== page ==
Teeth in which MB-2 were not located were further explored under Dental-operating microscope (YZ20P5-China) with 12x magnification at 200mm focus length using endodontic explorer (DG-16-Dentsply). Again an MB-2 canal orifice was either located or not located. Finally the mesiobuccal roots of each tooth were sectioned in a horizontal plane 6mm below the cemento-enamel junction with a crosscut fissure bur in high speed handpiece. The sections were explored with endodontic explorer and 10# K file with the adjunctive use of Dental-operating microscope at a magnification of 12x to confirm the real presence of MB-2 canal.

For the statistical analysis the software used was Statistical Package for Social Sciences (SPSS) version 17.0 and the results were analyzed by chi-square test.

RESULTS

With the naked eye examination 21 of 50 and with the (Dental operating microscope) DOM examination 30 of 50 MB-2 canal orifices were detected in maxil- lary first molar (Table 1). Thus 9 MB-2 canal orifices

TABLE 1: VALIDITY OF NAKED EYE AND DOM EXAMINATION FOR LOCATION OF MB-2 IN MAXILLARY FIRST MOLAR

###DOM Examination of First Molar###Total###P-value

###Positive###Negative

Naked eye examination of Positive###21 100.0%###0 .0%###21 100.0%###0.000

First Molar

###Negative###9 31.0%###20 69.0%###29 100.0%

Total###30 60.0%###20 40.0%###50 100.0%

TABLE 2: VALIDITY OF NAKED EYE AND DOM EXAMINATION FOR LOCATION OF MB-2 IN MAXILLARY SECOND MOLAR

###DOM Examination of First Molar###Total###P-value

###Positive###Negative

Naked eye examination of Positive###10 100.0%###0 .0%###10 100.0%###0.000

Second Molar

###Negative###11 27.5%###29 72.5%###40 100.0%

Total###21 42.0%###2958.0%###50 100.0%

TABLE 3: NUMBER AND PERCENTAGE OF MB-2 CANAL LOCATED IN MAXILLARY MOLARS ACCORDING TO THE METHOD OF EXAMINATION USED

###Number (%) of MB-2 canals identified

Type of Molar Exam- No. of Teeth###With Naked Eye###With DOM Exam-###After Sectioning

ined###Examined###Examination###ination###and examination

###with DOM

Maxillary First Molar###50###21 (42%)###30 (60%)###33 (66%)

Maxillary Second Molar###50###10 (20%)###19 (38%)###21 (42%)

could only be located with the use of the DOM. After sectioning all teeth 3 additional MB-2 canal orifices were located in the remaining 20 teeth these 3 canals were located neither with the traditional methods nor with the DOM evaluation thus total 33 of 50 MB-2 canals were actually present in maxillary first molar (Table 3).

Similarly With the naked eye examination 10 of 50 and with the DOM examination 19 of 50 MB-2 canal orifices were detected in maxillary second molar (Table 2). Thus 9 MB-2 canal orifices could only be located with the use of the DOM. After sectioning all teeth 2 additional MB-2 canal orifices were located in the re- maining 31 teeth thus 21 MB-2 canals were actually present in maxillary second molar (Table 3)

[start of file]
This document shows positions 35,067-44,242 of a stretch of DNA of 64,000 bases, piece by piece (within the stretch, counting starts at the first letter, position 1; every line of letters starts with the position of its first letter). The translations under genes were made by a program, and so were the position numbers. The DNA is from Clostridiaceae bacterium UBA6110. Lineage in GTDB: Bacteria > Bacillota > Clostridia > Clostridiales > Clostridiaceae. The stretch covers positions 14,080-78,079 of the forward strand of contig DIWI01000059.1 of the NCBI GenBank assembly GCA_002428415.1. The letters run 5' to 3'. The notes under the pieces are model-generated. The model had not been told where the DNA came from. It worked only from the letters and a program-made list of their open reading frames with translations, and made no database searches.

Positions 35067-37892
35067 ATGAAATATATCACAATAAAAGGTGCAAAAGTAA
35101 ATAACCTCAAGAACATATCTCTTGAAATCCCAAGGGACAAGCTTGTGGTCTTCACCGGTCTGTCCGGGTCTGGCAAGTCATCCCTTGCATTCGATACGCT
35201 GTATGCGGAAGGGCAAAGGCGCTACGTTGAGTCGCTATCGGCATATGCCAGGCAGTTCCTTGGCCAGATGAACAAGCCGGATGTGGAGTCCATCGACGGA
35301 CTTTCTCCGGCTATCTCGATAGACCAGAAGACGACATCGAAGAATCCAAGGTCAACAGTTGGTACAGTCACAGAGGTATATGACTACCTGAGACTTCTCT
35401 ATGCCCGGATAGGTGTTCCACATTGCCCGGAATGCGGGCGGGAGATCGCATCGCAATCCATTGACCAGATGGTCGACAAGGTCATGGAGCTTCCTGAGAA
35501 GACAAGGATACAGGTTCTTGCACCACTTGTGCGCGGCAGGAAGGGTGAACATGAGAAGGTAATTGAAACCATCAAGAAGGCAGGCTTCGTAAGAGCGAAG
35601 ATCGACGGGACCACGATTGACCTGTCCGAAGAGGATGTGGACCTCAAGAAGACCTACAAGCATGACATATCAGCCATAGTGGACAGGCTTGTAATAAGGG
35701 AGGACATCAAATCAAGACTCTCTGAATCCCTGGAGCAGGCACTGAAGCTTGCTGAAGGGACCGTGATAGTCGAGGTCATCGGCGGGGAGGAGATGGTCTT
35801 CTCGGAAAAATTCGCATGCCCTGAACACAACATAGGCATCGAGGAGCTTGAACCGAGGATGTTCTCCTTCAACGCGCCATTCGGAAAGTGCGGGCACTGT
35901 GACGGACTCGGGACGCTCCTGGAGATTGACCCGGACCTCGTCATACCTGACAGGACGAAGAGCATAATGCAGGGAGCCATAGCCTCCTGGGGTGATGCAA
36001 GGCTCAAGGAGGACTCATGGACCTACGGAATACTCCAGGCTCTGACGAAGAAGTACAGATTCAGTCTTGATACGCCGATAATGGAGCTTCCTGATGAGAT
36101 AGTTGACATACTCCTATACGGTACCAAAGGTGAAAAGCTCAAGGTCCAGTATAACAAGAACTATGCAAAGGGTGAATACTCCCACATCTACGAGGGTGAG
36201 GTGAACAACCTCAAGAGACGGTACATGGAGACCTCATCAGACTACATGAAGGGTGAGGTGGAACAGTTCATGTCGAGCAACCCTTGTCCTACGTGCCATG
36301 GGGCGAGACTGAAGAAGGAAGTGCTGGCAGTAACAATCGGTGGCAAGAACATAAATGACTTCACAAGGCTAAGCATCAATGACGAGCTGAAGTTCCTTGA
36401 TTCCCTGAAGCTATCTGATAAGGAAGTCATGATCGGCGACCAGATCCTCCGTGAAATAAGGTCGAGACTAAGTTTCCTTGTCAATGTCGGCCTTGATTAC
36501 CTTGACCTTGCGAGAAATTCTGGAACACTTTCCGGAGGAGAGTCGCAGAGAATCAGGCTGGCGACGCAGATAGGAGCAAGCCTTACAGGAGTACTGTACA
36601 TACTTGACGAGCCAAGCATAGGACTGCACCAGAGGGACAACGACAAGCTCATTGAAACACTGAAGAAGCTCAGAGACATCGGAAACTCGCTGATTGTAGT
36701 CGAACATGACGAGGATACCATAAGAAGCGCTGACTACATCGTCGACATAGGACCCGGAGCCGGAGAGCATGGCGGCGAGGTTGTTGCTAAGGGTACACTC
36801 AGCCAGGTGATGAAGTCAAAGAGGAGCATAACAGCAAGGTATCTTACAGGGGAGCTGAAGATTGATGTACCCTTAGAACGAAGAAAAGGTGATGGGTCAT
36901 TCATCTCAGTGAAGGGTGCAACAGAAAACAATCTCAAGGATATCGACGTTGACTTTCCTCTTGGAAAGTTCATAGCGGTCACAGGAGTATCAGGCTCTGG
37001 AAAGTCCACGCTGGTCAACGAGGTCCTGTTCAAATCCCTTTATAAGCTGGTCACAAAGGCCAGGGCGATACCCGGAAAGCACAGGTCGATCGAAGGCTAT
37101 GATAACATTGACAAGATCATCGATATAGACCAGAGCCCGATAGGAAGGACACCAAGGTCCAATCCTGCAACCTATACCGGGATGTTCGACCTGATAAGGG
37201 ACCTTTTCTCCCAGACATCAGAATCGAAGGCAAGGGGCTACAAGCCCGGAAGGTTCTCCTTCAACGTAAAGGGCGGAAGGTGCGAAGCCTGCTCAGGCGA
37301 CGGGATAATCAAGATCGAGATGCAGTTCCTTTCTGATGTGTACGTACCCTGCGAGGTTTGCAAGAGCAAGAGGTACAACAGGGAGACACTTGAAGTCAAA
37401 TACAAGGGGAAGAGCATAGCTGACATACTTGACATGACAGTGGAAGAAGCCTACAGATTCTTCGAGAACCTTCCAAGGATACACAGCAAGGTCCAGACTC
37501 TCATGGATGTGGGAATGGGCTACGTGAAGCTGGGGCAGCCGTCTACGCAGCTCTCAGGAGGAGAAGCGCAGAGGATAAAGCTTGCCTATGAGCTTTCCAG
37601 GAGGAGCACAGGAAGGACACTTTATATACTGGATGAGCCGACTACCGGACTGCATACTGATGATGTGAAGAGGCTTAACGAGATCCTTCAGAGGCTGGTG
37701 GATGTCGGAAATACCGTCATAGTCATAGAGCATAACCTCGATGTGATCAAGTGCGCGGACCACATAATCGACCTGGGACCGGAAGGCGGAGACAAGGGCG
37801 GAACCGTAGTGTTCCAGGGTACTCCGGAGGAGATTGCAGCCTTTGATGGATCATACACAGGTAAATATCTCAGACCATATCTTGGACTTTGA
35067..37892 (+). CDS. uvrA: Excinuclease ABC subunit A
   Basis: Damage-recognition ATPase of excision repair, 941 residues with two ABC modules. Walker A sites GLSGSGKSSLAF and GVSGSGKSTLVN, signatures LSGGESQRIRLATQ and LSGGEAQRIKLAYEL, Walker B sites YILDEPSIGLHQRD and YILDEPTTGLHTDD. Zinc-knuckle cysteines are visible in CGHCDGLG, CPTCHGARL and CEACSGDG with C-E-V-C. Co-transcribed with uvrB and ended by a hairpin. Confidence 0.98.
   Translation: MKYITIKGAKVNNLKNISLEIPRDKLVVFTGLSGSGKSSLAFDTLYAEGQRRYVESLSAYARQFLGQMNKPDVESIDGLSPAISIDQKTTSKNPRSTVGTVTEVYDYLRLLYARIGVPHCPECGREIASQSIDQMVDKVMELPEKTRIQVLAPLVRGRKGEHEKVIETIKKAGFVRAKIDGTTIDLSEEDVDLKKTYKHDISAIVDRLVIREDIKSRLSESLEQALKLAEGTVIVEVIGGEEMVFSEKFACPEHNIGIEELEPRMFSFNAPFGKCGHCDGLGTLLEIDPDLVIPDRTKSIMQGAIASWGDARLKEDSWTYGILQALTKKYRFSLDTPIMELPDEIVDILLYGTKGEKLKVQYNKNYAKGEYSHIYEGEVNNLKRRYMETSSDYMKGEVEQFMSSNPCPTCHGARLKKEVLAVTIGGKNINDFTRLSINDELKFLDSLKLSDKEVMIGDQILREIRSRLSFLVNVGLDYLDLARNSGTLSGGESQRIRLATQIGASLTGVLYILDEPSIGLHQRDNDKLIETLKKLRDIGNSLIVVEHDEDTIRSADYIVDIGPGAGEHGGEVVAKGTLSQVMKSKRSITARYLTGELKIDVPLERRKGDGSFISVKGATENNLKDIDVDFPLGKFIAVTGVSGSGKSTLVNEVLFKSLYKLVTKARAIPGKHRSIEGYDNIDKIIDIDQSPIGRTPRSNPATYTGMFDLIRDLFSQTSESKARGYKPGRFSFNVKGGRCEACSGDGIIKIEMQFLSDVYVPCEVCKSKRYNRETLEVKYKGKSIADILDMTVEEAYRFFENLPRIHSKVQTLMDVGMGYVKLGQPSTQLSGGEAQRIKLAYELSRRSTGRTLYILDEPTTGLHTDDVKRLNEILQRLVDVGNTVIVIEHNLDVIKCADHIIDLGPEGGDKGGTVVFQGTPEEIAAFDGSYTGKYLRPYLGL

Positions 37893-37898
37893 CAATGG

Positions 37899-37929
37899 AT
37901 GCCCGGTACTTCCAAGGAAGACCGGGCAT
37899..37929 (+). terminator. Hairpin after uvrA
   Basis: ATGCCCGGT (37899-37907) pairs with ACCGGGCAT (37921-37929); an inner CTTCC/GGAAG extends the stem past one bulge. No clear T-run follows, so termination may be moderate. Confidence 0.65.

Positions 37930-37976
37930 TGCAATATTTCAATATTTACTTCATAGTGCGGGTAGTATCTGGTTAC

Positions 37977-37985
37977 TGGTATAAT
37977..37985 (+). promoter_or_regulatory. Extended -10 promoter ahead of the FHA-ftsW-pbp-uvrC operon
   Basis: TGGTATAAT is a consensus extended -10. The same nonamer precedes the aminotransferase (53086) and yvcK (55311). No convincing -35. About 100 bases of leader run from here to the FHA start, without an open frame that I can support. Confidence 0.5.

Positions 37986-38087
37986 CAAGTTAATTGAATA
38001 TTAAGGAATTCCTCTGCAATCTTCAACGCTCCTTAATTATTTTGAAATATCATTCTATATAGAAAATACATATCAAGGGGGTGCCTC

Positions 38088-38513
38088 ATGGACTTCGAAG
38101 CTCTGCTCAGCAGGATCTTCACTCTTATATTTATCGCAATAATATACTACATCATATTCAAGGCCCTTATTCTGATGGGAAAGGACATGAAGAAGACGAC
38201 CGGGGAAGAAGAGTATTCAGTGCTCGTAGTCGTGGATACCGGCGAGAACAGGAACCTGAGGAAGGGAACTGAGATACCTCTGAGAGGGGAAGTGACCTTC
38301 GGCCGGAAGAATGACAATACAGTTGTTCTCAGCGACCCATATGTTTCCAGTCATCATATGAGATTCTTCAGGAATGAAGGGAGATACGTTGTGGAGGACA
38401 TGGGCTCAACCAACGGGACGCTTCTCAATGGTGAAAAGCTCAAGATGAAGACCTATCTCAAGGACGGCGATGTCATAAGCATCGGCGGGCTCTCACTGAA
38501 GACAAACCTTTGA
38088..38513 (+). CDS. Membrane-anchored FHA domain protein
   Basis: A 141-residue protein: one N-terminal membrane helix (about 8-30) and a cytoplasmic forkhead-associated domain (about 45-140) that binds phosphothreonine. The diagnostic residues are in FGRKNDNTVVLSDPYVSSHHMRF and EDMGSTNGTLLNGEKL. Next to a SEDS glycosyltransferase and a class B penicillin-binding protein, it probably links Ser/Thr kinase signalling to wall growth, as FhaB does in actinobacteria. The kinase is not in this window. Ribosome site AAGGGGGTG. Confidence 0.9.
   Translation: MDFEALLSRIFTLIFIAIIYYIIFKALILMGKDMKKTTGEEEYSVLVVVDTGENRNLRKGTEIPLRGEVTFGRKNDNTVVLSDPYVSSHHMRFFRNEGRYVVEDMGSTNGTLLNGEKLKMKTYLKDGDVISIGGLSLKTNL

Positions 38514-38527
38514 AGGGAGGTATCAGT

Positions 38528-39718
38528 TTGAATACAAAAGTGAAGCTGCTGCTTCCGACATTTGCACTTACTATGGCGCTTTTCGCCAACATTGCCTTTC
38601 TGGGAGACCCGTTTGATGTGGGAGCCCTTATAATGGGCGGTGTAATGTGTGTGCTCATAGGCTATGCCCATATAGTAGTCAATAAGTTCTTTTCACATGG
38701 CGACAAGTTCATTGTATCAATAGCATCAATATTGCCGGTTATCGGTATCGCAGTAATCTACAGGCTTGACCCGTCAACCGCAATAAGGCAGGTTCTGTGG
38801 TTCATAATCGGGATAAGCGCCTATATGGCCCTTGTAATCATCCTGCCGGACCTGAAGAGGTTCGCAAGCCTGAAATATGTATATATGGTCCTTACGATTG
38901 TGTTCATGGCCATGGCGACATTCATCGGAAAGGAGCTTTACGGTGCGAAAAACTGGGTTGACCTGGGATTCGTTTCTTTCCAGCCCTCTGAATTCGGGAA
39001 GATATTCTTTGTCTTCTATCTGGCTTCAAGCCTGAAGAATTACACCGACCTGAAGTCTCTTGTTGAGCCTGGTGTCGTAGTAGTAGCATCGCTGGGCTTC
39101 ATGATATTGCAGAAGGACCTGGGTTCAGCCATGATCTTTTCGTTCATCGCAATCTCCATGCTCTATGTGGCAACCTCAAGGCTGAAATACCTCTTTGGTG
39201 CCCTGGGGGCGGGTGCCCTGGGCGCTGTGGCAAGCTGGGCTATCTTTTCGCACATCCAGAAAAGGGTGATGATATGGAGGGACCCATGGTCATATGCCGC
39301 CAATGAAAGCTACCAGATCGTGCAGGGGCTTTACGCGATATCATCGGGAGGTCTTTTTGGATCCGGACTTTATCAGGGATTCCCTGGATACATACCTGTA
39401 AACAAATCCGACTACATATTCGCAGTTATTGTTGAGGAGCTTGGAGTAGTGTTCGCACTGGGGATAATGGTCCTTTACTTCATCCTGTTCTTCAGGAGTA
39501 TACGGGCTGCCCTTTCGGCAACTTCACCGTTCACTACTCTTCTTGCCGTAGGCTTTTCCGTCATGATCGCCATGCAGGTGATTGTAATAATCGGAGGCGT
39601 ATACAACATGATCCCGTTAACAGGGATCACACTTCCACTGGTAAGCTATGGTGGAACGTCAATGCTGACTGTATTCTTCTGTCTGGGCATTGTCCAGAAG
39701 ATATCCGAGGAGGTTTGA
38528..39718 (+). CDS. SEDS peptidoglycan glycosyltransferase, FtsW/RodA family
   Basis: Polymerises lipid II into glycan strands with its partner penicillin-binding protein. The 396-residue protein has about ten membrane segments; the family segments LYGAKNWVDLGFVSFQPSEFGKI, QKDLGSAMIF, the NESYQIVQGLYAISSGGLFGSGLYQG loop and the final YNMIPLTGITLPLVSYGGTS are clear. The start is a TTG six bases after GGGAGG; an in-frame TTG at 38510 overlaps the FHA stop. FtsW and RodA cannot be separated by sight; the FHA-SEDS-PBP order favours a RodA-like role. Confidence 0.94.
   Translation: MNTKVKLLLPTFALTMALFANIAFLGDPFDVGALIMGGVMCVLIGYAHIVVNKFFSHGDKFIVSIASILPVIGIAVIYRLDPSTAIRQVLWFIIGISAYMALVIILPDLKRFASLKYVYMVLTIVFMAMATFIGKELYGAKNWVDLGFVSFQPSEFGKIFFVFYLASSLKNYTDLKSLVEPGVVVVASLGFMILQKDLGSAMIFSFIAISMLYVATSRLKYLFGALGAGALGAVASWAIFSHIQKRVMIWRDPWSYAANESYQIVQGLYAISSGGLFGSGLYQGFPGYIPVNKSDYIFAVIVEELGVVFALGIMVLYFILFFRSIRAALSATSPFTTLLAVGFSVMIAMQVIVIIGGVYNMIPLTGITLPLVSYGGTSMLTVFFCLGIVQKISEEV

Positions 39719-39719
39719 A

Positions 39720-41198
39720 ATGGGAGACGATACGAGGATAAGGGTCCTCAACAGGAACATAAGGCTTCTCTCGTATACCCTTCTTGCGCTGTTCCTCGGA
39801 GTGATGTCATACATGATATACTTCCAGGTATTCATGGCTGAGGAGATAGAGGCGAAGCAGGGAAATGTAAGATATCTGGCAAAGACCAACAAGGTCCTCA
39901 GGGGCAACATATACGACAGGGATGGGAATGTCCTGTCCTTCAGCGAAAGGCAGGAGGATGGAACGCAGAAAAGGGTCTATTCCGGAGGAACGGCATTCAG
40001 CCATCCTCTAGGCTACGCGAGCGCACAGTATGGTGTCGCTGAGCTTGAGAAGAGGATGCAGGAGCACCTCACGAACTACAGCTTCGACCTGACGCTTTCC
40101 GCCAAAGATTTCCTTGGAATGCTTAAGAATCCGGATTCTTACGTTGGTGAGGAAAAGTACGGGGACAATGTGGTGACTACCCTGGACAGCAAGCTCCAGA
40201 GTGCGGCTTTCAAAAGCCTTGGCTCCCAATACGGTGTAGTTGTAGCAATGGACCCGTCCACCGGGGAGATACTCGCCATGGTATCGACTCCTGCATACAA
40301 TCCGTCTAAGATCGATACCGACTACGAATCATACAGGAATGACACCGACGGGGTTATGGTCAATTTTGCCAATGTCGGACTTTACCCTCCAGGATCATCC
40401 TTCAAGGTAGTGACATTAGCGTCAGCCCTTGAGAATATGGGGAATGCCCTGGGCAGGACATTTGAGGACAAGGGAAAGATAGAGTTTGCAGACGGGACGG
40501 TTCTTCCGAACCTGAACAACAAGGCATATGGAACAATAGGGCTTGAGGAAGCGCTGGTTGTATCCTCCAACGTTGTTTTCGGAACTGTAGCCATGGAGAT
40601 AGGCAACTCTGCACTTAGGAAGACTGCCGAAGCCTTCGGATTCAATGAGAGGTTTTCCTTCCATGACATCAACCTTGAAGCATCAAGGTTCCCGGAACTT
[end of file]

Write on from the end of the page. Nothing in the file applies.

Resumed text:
Evaluated combinely out of total 100 maxillary molars MB-2 have been located in 54 teeth. Total number of MB-2 canals were less in second molars (42%) than that in first molars (66%) (Table 3).

DISCUSSION

Most of the clinicians feel difficulty whilst locating the MB-2 canal in maxillary molars. Recently the Den- tal operating microscope was introduced to endodontics and has significantly improved magnification and illumination. In the current study the effectiveness of DOM for detection of MB-2 canal orifices in extracted maxillary molars has been investigated. The findings of this study highlight that DOM significantly increases detection of MB-2 canals.

The results of different studies have shown the occurrence of MB-2 canal in maxillary first molar from 18.6% to 96.1%3 depending on the methodology used. The literature12678 also suggests that more MB-2 canals can be found in the laboratory than clinically. Majority of clinical studies reported an incidence of MB-2 canal from 18% to 36%5910. However some inherent problems with clinical studies are evident. For instance variabil- ity in the teeth since some teeth are more difficult to treat than others for various reasons another problem is the negligence of some clinician to locate a hidden canal. It is possible that in some instances the most important factor in locating the MB- 2 canal is not the magnification but the persistence of the operator.

There are few studies in which operating microscope have been use for MB 2 canal location. In a study 77 out of 300 extracted teeth had MB2 canals when located with naked eye and with the use of dental loupes the number of located canals increased to 265.11 In the present study instead of dental loupes DOM have been use for location of MB 2 canal and it significantly im- proved its location. Similar to the current study study of Ozcan et al confirmed the increasing of the location rate of the canals because of the use of the operating microscope.12 In another study13 67% of MB 2 canals in maxillary first molar and only 39% in maxillary second molar have been found by clearing method of canal study similarly in the present study the incidence of MB 2 canal were higher in maxillary first molar it could be due to the high incidence of MB-2 canals in first molar than in second molars.